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Adult Protective Services

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Presentation on theme: "Adult Protective Services"— Presentation transcript:

1 Adult Protective Services

2 Adult Protective Services
Investigates reports of alleged mistreatment against at-risk adults Offers protective services for adults who are at-risk for mistreatment Collaborates with Law Enforcement, City Attorney and District Attorney’s Office to protect at-risk adults 2

3 APS Priorities Confidentiality Consent Self Determination
APS investigations and reports are confidential and can’t be shared except in limited circumstances Consent At-risk adults must consent to protective services. APS does not need consent to conduct an investigation into allegations of mistreatment Self Determination At-risk adults have the right to make their own choices, unless they no longer have capacity, their choices would violate a law, or they are a danger to others Less Restrictive Intervention APS will always try to implement services for the shortest duration and the minimum extent necessary to protect the at-risk adult 3

4 Right to Refuse Services
At-risk adults have the right to make lifestyle choices that others may see as objectionable or even dangerous including: Refusing medical treatment or medication Choosing to abuse alcohol or drugs Living in a dirty or cluttered home Continuing to live with the perpetrator Keeping large numbers of pets Engaging in other behaviors that may not be safe 4

5 At Risk Adults At-risk adults,18 years or older, who are susceptible to mistreatment or self-neglect: Unable to obtain necessary support services or Lack sufficient understanding or capacity to make or communicate responsible decisions Conditions that increase risk include dementia, physical or medical frailty, developmental disabilities, brain injury, behavioral disorders, and mental illness. 5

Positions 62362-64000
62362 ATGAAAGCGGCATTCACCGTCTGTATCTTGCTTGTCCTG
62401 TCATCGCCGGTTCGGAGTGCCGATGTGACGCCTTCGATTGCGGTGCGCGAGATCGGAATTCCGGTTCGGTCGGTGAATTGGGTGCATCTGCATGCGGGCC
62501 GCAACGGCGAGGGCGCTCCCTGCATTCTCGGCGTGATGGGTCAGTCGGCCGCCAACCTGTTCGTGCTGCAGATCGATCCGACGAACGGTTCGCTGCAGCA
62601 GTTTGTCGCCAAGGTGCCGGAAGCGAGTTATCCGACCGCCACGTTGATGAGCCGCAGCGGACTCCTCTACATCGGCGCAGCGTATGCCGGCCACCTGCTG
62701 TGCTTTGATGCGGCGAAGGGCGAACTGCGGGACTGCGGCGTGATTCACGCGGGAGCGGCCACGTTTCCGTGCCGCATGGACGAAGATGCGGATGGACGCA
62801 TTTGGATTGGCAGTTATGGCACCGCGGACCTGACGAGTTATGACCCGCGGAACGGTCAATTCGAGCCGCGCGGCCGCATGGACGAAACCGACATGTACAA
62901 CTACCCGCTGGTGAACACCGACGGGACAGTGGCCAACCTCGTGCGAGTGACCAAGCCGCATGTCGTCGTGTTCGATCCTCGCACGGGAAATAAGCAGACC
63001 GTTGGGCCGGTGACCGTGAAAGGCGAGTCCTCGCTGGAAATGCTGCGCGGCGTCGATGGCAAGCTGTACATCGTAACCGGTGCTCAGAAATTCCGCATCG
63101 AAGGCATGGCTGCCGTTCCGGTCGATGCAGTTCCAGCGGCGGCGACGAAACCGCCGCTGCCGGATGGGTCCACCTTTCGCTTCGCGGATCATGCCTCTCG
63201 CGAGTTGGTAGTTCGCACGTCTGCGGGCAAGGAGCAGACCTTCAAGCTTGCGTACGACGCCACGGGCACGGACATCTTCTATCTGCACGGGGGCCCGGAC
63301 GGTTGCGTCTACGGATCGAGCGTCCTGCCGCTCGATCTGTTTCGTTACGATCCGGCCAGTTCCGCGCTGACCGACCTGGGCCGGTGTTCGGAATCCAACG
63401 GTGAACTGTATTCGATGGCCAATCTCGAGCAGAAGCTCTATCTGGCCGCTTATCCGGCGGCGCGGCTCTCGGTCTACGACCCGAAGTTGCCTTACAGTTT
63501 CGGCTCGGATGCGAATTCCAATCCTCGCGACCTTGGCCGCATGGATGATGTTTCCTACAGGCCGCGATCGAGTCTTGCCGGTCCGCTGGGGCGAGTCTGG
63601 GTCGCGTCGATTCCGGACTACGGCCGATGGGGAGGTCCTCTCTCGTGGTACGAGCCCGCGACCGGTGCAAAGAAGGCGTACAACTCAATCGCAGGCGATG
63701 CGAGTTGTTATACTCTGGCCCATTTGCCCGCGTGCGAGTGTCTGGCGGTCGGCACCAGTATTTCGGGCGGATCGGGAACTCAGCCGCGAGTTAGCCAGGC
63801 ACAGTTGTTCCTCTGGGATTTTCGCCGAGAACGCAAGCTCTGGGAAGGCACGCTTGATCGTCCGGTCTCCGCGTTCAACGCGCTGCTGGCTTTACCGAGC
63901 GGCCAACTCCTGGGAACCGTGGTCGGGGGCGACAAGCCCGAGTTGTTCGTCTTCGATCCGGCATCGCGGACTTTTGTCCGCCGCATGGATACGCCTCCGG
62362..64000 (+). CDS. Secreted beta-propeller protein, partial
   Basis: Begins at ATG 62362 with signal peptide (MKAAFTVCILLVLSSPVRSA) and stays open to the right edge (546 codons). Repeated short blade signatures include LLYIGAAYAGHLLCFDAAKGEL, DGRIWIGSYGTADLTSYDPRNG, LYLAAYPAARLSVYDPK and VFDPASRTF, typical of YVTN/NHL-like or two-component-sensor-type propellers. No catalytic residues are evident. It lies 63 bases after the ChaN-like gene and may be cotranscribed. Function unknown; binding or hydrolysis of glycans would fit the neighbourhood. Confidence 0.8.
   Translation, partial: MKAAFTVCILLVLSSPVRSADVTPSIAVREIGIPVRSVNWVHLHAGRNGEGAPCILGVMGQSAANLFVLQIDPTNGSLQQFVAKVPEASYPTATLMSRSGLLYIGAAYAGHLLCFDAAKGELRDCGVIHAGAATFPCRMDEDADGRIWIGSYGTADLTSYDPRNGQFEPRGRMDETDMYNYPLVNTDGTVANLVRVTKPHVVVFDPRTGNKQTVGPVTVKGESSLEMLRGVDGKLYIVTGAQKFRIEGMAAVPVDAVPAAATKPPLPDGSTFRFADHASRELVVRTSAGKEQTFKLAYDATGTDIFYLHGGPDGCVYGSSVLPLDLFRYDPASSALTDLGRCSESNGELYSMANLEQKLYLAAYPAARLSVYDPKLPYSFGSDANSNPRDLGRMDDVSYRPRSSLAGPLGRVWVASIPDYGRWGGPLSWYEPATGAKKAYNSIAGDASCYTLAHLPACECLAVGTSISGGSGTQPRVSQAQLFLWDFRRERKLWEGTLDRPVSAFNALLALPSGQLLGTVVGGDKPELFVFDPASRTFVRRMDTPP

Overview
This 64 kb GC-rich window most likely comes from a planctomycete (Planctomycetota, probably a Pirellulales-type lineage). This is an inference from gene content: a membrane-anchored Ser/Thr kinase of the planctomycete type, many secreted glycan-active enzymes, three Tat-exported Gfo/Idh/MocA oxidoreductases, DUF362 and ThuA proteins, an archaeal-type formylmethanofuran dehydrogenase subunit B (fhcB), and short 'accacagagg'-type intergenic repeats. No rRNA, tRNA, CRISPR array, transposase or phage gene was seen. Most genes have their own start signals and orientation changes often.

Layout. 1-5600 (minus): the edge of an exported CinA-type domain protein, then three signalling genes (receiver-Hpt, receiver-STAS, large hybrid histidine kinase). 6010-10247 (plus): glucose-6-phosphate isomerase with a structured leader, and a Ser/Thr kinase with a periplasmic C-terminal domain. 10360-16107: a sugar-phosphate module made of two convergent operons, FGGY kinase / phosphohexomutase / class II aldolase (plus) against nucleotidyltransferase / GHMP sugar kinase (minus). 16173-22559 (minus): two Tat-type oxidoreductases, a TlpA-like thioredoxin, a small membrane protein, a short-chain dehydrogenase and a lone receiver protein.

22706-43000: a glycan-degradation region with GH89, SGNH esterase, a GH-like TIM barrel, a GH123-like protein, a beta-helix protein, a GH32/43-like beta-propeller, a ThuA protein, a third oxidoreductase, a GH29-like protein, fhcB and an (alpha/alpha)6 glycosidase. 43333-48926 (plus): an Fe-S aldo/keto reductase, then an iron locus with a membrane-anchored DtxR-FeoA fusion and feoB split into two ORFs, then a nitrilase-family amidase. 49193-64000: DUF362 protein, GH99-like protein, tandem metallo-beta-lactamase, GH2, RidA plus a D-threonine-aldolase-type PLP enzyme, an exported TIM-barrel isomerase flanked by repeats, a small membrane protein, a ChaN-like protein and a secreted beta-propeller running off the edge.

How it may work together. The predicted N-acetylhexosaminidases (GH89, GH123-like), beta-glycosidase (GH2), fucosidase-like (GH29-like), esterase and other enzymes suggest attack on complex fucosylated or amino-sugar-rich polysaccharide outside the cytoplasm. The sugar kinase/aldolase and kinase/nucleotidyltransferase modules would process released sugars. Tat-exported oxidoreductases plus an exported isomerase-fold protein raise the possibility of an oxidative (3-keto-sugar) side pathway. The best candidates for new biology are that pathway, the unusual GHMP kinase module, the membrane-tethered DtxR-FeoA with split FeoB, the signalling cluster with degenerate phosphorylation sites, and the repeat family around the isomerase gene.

6 Examples of At-Risk Adults
67 Year Old Male With Dementia Can’t remember to pay his bills. Has no water or electricity in his home. 20 Year Old (DD) Female Locked in her bedroom by her caregiver for 8 hours a day without food and water 36 Year Old Wheelchair Bound Female Advanced stages of MS, needs 24/7 care, physically abused by her husband 68 Year Old Male Lives alone, reports he is not eating or bathing, unable to buy groceries 6

7 Who Is Not At-Risk A 35 year old man who walks with a cane or uses a wheelchair, but is able to perform all activities necessary to provide for his health and safety. A 70 year old who is being discharged from a hospital or rehabilitation facility, has been medically cleared, and requires no protective services. An adult of any age with decision-making capacity who: Makes poor investment decisions or participates in a lottery scam Is involved in a landlord-tenant dispute Chooses to live in a dirty home or with multiple pets Chooses to make poor health care decisions Uses excessive alcohol and/or drugs 7

8 Please Note: If in doubt as to whether an adult is or is not considered to be “at-risk” according to state statutes, call the county Adult Protective Services for guidance. 8

9 What is Mistreatment? In Colorado, “mistreatment” refers to an act
(or omission of an act) that threatens the health, safety, or welfare of an at-risk adult, or that exposes the adult to a situation or condition that poses an imminent risk of death or serious bodily injury. 9

10 Mistreatment Includes:
Self neglect Caregiver neglect Physical abuse Sexual abuse Exploitation 10

11 What is Self-Neglect?: Self-neglect is the most commonly reported concern regarding at-risk adults. Self-neglect occurs when an at-risk adult can’t or doesn’t care for him or herself. The reasons for not caring for oneself range from: lifestyle choices to the onset of sensory or medical impairments to a partial or total loss of decision making capacity Related Rule: C.R.S (7) 11